Beardsley Zoo reduces single-use plastic waste

In an effort to reduce the amount of plastic waste, Connecticut’s Beardsley Zoo announced last week that the Peacock Café has replaced its plastic straws with paper straws, and has replaced single-use plastic food containers and utensils with more sustainable options.

Food containers are now 100% biodegradable. Providing sustainable solutions is in keeping with the Zoo’s commitment to wildlife and conservation efforts, including an active role in protecting the environment, according to zoo staff.

Assistant Guest Services Manager Peter Gordon has been challenged to find sustainable alternatives to plastic products at the café — an ongoing effort that will result in additional future changes. Gordon located sustainable sources for food containers and implements: to-go boxes made of 100% biodegradable sugar cane, sandwich boxes made of biodegradable cardboard, Made-in-America paper straws, and wooden coffee stirrers. Plastic utensils have been replaced with a bioblend utensil that is manufactured with 30% less plastic.

“Especially for a conservation-focused organization like the Zoo, eliminating single-use plastic waste whenever and wherever we can is an important step toward being better stewards of the earth,” said Zoo Director Gregg Dancho. “Single-use plastics are a source of land and sea pollution that cause the death of birds, marine mammals and sea turtles. We’re proud of the first steps we’ve taken to be part of the solution.”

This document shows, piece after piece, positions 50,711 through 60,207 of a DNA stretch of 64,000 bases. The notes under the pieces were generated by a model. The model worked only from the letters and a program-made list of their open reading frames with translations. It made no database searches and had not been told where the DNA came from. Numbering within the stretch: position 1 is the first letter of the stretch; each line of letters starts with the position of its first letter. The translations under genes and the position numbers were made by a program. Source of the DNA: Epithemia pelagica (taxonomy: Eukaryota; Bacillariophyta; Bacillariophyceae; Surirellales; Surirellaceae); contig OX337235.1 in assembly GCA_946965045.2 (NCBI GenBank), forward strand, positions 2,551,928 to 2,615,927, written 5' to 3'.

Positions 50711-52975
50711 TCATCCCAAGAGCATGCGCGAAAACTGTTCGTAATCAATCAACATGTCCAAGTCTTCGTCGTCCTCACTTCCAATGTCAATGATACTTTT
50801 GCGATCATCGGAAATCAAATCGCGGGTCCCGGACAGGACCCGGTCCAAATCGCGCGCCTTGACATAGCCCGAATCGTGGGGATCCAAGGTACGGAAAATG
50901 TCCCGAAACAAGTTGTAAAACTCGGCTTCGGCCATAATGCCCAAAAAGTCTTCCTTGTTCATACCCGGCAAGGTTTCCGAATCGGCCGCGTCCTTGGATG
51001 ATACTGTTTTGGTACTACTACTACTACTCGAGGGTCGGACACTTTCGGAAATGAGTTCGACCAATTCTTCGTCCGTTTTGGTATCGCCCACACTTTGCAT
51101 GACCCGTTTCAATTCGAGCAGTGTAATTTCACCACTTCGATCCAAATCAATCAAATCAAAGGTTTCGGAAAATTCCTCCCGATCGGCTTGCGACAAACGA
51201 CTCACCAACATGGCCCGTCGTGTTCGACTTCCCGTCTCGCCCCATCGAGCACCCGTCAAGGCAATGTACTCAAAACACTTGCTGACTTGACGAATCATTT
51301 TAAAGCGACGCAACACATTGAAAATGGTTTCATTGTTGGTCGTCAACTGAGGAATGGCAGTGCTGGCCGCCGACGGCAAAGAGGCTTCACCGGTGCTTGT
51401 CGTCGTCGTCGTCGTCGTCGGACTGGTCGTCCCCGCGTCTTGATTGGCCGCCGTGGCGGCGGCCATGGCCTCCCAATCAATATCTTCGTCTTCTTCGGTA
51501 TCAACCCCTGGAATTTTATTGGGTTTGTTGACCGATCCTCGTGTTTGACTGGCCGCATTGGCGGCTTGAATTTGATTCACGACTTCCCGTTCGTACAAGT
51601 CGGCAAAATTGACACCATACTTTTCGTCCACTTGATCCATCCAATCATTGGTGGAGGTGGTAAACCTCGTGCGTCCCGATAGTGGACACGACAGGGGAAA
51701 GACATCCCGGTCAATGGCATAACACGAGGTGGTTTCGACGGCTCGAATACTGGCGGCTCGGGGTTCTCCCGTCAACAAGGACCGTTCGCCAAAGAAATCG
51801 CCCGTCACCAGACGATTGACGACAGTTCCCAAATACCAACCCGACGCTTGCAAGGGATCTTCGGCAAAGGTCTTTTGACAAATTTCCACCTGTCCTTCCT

The National Park Service estimates that Americans throw away 500 million single-use plastic straws every day, enough to fill 125 school buses a day, or 46,400 buses a year. Plastic refuse often ends up in the ocean: 8 million tons of it each year, by United Nations estimates. The UN has challenged organizations and individuals to be part of its #cleanseas campaign.

Gordon commented, “My challenge was to eliminate as much plastic as possible, and this is a significant step forward. We’ll continue to search for new ways to be good caretakers of animals and the planet.”

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